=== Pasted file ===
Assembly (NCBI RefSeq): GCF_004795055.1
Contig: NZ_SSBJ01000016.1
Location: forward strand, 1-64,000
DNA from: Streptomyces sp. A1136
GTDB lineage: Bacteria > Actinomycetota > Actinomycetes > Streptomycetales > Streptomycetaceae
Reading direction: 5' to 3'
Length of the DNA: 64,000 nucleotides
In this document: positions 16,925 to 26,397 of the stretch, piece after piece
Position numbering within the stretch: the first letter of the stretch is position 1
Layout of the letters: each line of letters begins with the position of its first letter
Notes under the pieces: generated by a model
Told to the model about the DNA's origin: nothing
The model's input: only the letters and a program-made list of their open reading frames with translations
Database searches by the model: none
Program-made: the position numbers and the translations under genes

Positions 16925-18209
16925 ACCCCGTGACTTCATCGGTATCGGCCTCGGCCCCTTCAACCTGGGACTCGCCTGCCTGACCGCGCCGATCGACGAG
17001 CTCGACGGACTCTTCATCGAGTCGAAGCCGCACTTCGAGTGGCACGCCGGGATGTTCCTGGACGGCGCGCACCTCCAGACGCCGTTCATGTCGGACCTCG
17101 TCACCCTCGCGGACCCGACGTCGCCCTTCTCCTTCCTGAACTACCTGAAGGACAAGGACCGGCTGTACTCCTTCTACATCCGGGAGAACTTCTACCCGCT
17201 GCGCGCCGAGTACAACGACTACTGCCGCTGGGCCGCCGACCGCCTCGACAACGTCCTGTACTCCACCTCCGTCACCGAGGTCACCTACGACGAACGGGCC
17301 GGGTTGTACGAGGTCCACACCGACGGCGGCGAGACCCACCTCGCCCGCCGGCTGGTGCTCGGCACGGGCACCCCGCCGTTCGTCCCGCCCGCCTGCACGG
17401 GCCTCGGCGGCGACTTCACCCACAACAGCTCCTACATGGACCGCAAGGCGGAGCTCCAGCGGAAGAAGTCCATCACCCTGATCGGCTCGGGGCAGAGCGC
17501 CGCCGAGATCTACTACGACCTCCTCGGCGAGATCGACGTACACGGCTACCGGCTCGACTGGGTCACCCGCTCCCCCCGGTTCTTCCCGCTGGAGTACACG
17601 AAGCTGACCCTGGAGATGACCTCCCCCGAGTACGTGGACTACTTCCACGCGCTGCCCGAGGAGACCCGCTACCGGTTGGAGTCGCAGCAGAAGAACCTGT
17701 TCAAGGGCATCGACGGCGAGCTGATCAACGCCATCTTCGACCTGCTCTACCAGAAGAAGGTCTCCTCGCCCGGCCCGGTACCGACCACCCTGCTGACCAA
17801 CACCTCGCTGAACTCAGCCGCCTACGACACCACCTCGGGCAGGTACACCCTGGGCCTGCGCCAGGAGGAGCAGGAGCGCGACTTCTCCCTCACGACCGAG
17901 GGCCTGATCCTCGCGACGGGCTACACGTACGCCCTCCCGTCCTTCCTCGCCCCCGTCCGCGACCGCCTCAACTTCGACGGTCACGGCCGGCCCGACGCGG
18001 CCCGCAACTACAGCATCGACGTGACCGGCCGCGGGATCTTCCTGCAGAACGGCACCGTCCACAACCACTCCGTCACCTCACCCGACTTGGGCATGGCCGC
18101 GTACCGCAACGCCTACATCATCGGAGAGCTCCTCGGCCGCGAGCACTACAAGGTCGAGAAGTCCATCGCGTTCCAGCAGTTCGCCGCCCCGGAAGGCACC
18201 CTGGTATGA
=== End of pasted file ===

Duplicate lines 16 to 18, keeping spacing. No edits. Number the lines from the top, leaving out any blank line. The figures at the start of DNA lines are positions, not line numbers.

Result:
Positions 16925-18209
16925 ACCCCGTGACTTCATCGGTATCGGCCTCGGCCCCTTCAACCTGGGACTCGCCTGCCTGACCGCGCCGATCGACGAG
17001 CTCGACGGACTCTTCATCGAGTCGAAGCCGCACTTCGAGTGGCACGCCGGGATGTTCCTGGACGGCGCGCACCTCCAGACGCCGTTCATGTCGGACCTCG